Posts for:  November 2016

Still electrifying, Mr. Wild

 

American virtuoso Earl Wild

Today I had the great pleasure of playing some of Earl Wild’s stellar performances on the air, during my Saturday morning radio shift on WRTI-FM in Philadelphia. He was born in Pittsburgh 101 years ago this day.

He died in 2010, teaching until the very end. I was one of the lucky recipients of an almost “secret knowledge” handed down by a virtuoso of the old Romantic tradition, who had heard Rachmaninoff in person many times, and who had studied with a student of Ravel’s, and of Busoni’s. ¬†Earl could explain every aspect of piano playing — from fingering, to nuances of phrasing, to chord balancing, to pedaling, to power in brilliant passages, all the while demonstrating, at the second piano. He knew, by heart, nearly every passage from the piano repertoire. He could talk and do.

Some other things about him, impossible to convey on the air — his charisma and rapier wit. His elegant way of dressing, which never looked foppish, because he was tall and broad-shouldered, with a shock of white hair, and blue eyes that widened or which he rolled to punctuate every story he told. The most colorful ones I can’t repeat, but here’s a milder one. When a new student at Juilliard approached him in distress, saying she’d been turned down by another teacher because her hands were so small she could barely reach an octave, he said, “How big is your brain?” She became his student and went on to have a successful debut at Carnegie Hall, critically praised in the Times for her fresh interpretation of an unusual program that alternated between Schumann and Bach.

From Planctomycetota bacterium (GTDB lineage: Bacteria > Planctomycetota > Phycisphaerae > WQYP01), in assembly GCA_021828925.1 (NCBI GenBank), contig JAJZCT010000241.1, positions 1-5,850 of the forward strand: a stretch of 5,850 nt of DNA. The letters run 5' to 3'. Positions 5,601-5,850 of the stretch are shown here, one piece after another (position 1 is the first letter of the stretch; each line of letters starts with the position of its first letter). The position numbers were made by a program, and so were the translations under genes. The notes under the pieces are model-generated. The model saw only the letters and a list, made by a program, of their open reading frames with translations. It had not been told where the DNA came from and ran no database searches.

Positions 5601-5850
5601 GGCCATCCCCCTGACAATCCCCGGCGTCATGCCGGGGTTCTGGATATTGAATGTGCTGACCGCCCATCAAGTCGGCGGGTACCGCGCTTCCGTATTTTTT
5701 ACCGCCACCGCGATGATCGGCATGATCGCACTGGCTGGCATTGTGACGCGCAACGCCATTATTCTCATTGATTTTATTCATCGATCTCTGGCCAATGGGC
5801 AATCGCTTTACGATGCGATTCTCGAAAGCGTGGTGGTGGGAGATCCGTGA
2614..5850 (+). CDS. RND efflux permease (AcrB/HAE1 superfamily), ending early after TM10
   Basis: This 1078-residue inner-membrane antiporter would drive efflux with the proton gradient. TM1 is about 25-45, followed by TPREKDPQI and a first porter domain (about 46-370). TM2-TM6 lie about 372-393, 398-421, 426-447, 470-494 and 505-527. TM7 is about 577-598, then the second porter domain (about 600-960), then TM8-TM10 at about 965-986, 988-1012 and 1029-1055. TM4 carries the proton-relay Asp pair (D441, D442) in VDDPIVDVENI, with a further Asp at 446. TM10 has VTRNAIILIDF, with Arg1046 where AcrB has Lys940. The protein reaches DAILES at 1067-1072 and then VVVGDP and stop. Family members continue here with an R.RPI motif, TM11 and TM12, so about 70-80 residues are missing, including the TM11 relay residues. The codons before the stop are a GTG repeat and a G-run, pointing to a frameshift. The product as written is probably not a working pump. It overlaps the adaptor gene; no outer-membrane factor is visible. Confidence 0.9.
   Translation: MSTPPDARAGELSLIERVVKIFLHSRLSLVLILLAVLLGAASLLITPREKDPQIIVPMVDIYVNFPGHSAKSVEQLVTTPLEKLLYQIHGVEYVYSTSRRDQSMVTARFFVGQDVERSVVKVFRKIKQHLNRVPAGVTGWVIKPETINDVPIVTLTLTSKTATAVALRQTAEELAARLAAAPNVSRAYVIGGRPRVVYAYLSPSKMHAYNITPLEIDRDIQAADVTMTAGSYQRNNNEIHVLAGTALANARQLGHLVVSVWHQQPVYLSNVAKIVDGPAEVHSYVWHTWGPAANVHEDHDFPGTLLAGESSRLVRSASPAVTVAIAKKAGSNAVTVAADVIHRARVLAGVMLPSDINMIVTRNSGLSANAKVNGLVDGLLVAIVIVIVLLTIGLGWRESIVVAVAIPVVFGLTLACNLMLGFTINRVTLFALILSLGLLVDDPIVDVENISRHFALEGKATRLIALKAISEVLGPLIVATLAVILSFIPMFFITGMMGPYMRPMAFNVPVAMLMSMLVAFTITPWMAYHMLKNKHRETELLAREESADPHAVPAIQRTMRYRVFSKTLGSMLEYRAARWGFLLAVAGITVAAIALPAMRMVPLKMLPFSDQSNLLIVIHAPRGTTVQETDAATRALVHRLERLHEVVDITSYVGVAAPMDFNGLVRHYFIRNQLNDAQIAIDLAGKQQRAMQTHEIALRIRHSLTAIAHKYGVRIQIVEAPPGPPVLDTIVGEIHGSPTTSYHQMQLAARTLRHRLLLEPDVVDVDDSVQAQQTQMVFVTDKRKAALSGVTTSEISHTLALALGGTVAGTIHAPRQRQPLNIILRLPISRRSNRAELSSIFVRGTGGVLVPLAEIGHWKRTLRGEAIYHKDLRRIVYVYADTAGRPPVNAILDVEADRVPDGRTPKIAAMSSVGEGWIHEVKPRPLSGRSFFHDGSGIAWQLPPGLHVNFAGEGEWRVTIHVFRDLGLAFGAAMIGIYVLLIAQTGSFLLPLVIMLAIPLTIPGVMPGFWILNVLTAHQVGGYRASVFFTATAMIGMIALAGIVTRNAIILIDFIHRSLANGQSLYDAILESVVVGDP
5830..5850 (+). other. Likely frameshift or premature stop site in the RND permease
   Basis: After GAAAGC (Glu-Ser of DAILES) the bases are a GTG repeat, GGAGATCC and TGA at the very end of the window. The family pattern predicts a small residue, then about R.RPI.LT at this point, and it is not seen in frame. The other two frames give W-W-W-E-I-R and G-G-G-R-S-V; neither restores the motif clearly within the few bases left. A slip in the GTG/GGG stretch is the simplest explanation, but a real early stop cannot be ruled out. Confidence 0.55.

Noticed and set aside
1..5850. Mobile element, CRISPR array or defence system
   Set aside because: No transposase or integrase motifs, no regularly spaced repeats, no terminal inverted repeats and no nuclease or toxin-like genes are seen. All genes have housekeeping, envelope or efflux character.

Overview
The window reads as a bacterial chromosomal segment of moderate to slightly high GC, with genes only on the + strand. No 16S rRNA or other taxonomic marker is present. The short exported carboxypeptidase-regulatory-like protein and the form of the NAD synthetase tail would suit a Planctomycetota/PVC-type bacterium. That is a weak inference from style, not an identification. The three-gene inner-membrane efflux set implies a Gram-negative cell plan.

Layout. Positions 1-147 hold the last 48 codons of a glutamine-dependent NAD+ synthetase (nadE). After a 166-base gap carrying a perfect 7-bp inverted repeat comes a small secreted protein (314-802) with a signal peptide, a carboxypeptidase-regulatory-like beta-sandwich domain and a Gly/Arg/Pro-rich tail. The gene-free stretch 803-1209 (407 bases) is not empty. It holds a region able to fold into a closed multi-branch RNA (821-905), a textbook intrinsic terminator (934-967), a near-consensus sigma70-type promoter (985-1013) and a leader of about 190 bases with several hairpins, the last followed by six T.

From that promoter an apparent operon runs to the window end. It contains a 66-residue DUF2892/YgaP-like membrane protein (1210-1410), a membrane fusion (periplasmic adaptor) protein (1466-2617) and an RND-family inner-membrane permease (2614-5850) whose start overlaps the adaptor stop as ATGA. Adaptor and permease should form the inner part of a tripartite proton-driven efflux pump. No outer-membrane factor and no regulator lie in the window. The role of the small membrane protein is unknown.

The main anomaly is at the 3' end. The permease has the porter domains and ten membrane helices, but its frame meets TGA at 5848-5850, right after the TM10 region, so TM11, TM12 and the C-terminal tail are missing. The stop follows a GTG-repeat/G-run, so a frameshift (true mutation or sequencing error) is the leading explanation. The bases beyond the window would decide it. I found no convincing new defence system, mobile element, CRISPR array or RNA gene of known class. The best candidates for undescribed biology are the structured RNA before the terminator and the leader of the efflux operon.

Earl was not afraid to tell us students that he practiced — a lot. His income went up with the number of hours he practiced, he said, quite deadpan. Out to dinner, he preferred a Tanqueray martini, up, with a twist. A favorite pre-concert snack was a bowl of chocolate ice cream, which he ate in his bathrobe (why I was at his house while he was getting ready for a concert, I’m not sure, but the memory sticks.) He wrote his marvelous compositions and transcriptions for piano, in part, he said, to ward off the “boredom of practicing.” Earl was a sweet man, but he was not one to sugarcoat the life of a concert pianist.

For one of his recording sessions, I served as page turner. He was recording all the Rachmaninoff Preludes and the 2nd Sonata, on his white 9-foot Baldwin grand piano in his spacious living room in Columbus, Ohio, with its acoustically advantageous cathedral ceiling. He had to record at night, to minimize extraneous outdoor noises, but there were train tracks about a mile away, and a train rolled through just as the recording engineer was doing sound checks. Earl placed his hands on the keys and perfectly replicated the diminished/augmented/whatever chord that the train horn made, mournfully blowing across the flat Ohio plain.

Earl suffered no fools. Any pompous sort unlucky enough to try to cross him would wither and burn under that caustic wit. Consequently, managerial types would not necessarily feel fondly toward him. He was not cliquish or popular with the musical in-crowd. Ever independent, he was the opposite of a “yes” man.

Oh, but how his audience adored him, from music lovers, to great arts patrons, to opera stars, and of course his students. Listen to his recording of the four Rachmaninoff Concerti and the Rhapsody on a Theme of Paganini, recorded when he was 50, with Jascha Horenstein and the Royal Philharmonic. Recorded in just five days, Earl told Anthony Tommasini of the New York Times, that he had an instant rapport with the orchestra, and making that recording was “a joy.”

Listeners today definitely heard that joy. I received an unusual slew of phone calls and e-mails after playing his recording of the Rachmaninoff Third Concerto on the air. Everyone could feel the special brilliance of Earl Wild’s playing; its precision, power, pacing, gorgeous sound, and utter sensitivity, to this day, are something rare. Happy birthday, Mr. Wild — you are still electrifying.